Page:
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News For and About Kids

Key: Meeting M      Journal J      Funder F

Showing releases 101-109 out of 109.

<< < 6 | 7 | 8 | 9 | 10 | 11

Public Release: 26-Nov-2013
Nature Communications
Seahorse heads have a 'no wake zone' that's made for catching prey
Seahorses are slow, docile creatures, but their heads are perfectly shaped to sneak up and quickly snatch prey, according to marine scientists from the University of Texas at Austin.
National Science Foundation

Contact: Brad Gemmell
University of Texas at Austin

Public Release: 25-Nov-2013
How a leftover Thanksgiving dinner gave us LASIK surgery
It was the day after Thanksgiving in 1981, and like most others across the nation, Rangaswamy "Sri" Srinivasan, a researcher at IBM's Thomas J. Watson Research Center in New York, had brought some turkey with him to work. The difference between Srinivasan and everyone else was that the scientist had no plans to eat the leftovers. He was planning to fire a laser at them!

Contact: Lyndsay Meyer
The Optical Society

Public Release: 21-Nov-2013
5 tips for a better Thanksgiving: A new video by the American Chemical Society
Whether you're brining your bird this Thanksgiving or experimenting with "wheat meat," the American Chemical Society's (ACS') latest Bytesize Science episode offers five tips on how to make this year's holiday even better through chemistry. The video is available now on

Contact: Michael Bernstein
American Chemical Society

Public Release: 20-Nov-2013
Journal of Pediatrics
Large dishes increase how much cereal kids request, eat, and waste
Bigger dishes can cause adults to serve and consume more food, but this study reveals that kids are also vulnerable to this bowl-size bias. Researchers Brian Wansink, Koert van Ittersum, and Collin Payne found that children will not only ask for more food to fill larger bowls -- they'll also eat 52 percent more.

Contact: Sandra Cuellar
Cornell Food & Brand Lab

Public Release: 14-Nov-2013
Cooking tips from Alton Brown: A new American Chemical Society video
Have you ever wondered why some ice cubes are as clear as glass, or why bakers use sugar, even in savory breads? Celebrity chef Alton Brown answers these questions in the American Chemical Society's latest Bytesize Science episode. The video is available now on

Contact: Michael Berrnstein
American Chemical Society

Public Release: 7-Nov-2013
Promoting chemistry through cooking: American Chemical Society Prized Science video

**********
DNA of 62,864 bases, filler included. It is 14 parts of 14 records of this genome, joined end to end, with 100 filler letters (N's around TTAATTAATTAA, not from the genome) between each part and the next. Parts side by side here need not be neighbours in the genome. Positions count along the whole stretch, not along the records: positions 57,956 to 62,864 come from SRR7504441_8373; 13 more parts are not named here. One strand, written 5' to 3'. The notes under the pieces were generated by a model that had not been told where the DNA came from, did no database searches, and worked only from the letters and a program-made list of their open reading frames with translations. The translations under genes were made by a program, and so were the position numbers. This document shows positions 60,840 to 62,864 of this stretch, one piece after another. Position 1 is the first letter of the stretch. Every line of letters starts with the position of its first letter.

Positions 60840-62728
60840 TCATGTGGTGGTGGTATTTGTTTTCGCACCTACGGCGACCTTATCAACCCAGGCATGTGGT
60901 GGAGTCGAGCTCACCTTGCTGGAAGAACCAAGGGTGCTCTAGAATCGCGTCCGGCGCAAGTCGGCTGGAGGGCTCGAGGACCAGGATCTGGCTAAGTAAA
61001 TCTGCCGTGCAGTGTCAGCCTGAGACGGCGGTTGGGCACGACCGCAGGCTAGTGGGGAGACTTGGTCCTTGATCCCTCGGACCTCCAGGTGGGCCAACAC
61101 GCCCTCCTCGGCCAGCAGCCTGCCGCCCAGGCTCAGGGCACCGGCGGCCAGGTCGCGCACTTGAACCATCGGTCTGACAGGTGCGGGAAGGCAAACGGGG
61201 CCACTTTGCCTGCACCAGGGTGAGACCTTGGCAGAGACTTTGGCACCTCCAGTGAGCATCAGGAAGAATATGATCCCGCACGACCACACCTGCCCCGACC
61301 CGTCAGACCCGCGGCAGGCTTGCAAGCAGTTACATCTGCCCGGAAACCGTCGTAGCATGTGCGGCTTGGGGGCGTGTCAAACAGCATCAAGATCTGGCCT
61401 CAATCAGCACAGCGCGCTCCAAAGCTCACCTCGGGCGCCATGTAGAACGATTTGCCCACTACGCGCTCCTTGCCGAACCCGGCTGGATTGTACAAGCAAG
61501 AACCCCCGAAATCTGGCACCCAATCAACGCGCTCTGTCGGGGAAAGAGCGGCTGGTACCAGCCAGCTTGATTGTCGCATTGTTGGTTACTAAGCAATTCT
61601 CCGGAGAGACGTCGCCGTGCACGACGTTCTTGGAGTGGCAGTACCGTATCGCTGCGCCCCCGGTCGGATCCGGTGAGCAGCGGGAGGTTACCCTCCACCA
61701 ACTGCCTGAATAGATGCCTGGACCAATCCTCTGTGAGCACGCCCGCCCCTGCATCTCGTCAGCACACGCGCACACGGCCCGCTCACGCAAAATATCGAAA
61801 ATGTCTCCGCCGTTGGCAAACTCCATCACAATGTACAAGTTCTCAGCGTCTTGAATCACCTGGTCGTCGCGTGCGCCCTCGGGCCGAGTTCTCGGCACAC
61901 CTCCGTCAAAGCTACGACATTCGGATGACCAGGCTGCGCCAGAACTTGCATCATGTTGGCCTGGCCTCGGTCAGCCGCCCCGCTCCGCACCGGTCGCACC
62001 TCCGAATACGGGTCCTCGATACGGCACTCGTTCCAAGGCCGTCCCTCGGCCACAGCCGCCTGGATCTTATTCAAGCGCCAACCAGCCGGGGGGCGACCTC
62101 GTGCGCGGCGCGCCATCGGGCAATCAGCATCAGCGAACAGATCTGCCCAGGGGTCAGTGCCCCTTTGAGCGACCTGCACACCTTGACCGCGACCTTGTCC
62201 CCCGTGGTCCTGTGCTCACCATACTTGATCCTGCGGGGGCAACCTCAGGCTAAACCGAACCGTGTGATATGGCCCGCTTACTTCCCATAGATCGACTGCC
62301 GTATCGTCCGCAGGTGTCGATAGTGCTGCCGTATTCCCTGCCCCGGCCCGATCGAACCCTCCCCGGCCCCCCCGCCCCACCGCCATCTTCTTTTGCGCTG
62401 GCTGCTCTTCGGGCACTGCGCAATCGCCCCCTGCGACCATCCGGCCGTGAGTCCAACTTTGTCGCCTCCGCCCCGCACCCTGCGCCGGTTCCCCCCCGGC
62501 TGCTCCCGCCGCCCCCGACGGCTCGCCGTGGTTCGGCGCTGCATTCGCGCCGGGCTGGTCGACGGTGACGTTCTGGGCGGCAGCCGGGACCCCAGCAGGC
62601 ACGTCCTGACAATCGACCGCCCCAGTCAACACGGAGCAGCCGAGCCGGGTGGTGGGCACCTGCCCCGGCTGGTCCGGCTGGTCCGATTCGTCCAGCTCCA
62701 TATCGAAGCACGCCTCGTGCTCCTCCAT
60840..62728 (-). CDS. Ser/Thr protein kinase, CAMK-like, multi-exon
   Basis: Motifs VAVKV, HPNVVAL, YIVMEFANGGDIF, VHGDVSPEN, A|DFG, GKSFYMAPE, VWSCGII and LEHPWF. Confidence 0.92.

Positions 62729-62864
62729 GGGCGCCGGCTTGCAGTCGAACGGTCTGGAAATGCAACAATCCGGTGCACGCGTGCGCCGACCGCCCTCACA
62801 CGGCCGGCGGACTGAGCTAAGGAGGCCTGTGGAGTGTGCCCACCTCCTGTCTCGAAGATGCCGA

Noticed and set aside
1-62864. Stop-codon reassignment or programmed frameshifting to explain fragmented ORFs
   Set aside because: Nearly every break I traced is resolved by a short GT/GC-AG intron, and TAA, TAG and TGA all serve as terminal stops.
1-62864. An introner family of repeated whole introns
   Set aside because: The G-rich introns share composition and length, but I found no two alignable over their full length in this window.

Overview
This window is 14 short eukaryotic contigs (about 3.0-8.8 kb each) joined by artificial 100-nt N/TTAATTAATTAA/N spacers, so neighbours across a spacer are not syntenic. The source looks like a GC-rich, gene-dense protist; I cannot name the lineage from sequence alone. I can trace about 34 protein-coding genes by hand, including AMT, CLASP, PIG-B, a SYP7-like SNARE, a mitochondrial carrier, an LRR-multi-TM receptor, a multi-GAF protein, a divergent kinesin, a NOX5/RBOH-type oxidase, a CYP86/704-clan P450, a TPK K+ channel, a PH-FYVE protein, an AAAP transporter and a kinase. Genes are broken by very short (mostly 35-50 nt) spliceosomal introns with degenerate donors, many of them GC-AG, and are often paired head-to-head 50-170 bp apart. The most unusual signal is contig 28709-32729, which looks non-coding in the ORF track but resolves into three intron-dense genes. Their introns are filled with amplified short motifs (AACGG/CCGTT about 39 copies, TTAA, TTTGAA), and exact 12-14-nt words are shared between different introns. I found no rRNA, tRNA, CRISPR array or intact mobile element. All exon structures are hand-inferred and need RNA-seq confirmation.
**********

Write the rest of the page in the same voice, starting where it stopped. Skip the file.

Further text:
One of Shirley O. Corriher's first lessons on how chemistry meets cooking came in the form of scrambled eggs stuck to a frying pan. That experience set the former biochemist on a journey to become an award-winning food writer. Corriher is the subject of the latest episode of a popular video series from the American Chemical Society, the world's largest scientific society. The videos are available at and from

Contact: Michael Bernstein
American Chemical Society

Public Release: 31-Oct-2013
Current Biology
Dogs know a left-sided wag from a right
You might think a wagging tail is a wagging tail, but for dogs there is more to it than that. Dogs recognize and respond differently when their fellow canines wag to the right than they do when they wag to the left. The findings reported in the Cell Press journal Current Biology on Oct. 31 show that dogs, like humans, have asymmetrically organized brains, with the left and right sides playing different roles.

Contact: Mary Beth O'Leary
Cell Press

Public Release: 29-Oct-2013
Scientists shine light on world's least-studied bat
The Mortlock Islands flying fox, a large, breadfruit-eating bat native to a few remote and tiny Pacific islands, has long been regarded as one of the world's least studied bats. Today, in a paper in the open-access journal ZooKeys, researchers published a wealth of new information on this "forgotten" species, including the first detailed observations of wild populations.

Contact: Kelly Carnes

Public Release: 28-Oct-2013
The Chemistry of Fear: A new video from the American Chemical Society
With Halloween just a few days away, millions are flocking to horror films and haunted houses for their annual dose of terror. The latest video from the American Chemical Society's Bytesize Science series uncovers the chemistry behind the spine-tingling sense of fear. The episode is available now at

Contact: Michael Bernstein
American Chemical Society

Showing releases 101-109 out of 109.

<< < 6 | 7 | 8 | 9 | 10 | 11


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